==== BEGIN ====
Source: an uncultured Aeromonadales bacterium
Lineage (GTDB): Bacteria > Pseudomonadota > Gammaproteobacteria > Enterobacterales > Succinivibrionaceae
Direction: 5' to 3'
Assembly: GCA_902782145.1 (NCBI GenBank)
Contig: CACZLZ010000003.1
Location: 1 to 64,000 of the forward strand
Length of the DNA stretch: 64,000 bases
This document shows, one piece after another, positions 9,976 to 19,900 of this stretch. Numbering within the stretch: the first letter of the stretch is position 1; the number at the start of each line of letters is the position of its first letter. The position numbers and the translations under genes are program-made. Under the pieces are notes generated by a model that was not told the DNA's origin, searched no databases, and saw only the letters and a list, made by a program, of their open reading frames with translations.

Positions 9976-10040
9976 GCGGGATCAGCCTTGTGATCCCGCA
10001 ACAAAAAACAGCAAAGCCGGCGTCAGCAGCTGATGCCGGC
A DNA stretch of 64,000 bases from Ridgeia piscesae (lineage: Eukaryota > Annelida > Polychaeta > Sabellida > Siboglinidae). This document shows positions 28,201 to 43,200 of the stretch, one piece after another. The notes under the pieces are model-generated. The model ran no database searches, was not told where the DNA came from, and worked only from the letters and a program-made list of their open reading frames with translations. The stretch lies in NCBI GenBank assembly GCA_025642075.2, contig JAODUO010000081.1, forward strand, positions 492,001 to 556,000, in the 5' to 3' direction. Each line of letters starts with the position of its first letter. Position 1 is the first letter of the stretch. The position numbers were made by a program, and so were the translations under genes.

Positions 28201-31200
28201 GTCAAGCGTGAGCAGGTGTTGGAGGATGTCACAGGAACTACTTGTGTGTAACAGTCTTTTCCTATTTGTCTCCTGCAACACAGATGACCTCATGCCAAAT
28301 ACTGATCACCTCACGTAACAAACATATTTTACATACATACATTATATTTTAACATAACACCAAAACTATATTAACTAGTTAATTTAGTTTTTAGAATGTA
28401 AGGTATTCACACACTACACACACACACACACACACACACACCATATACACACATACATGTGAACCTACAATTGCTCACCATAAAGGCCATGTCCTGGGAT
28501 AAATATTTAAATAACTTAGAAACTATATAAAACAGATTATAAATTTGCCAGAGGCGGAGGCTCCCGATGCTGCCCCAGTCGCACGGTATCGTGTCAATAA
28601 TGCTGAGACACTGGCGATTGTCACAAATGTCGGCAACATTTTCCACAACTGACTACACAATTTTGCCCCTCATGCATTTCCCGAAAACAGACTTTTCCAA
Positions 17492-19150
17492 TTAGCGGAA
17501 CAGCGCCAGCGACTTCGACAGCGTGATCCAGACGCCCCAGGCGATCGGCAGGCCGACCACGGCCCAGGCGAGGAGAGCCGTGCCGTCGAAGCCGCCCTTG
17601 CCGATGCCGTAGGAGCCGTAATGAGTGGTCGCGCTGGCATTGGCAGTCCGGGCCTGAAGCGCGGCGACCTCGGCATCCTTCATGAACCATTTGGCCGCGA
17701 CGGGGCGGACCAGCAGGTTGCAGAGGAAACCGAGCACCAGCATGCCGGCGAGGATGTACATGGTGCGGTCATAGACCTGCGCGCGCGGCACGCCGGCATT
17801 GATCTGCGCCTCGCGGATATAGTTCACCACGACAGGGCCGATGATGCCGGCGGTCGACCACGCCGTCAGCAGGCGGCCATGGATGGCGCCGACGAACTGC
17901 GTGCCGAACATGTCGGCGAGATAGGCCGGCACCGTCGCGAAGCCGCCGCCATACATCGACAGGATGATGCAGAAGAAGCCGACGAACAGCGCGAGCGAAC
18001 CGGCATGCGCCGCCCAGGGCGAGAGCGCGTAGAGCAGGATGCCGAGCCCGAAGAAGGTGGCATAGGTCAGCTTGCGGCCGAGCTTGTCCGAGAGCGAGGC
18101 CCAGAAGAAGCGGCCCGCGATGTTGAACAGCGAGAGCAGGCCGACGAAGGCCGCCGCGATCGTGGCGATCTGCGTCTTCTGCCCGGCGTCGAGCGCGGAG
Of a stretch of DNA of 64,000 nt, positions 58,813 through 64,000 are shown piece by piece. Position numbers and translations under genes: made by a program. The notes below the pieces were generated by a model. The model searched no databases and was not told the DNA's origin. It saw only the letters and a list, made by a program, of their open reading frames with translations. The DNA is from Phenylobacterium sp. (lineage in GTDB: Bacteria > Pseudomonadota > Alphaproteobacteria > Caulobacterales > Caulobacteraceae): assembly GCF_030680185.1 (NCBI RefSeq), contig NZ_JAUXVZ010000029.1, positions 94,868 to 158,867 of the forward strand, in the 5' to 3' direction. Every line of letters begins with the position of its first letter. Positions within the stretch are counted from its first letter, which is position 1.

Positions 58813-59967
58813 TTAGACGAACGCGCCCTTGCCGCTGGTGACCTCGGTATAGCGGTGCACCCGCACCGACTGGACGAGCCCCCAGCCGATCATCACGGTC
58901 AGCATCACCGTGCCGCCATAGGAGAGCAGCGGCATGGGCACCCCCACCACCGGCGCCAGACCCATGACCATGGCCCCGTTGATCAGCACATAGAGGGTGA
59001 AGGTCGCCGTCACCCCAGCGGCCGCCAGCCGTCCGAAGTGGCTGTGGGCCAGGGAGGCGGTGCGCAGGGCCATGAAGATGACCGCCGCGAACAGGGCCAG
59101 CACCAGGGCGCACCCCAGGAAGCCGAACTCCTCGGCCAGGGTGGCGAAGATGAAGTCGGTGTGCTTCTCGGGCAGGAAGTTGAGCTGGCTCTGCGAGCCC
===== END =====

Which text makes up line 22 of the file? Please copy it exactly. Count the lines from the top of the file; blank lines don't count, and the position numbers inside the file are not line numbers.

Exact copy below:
17601 CCGATGCCGTAGGAGCCGTAATGAGTGGTCGCGCTGGCATTGGCAGTCCGGGCCTGAAGCGCGGCGACCTCGGCATCCTTCATGAACCATTTGGCCGCGA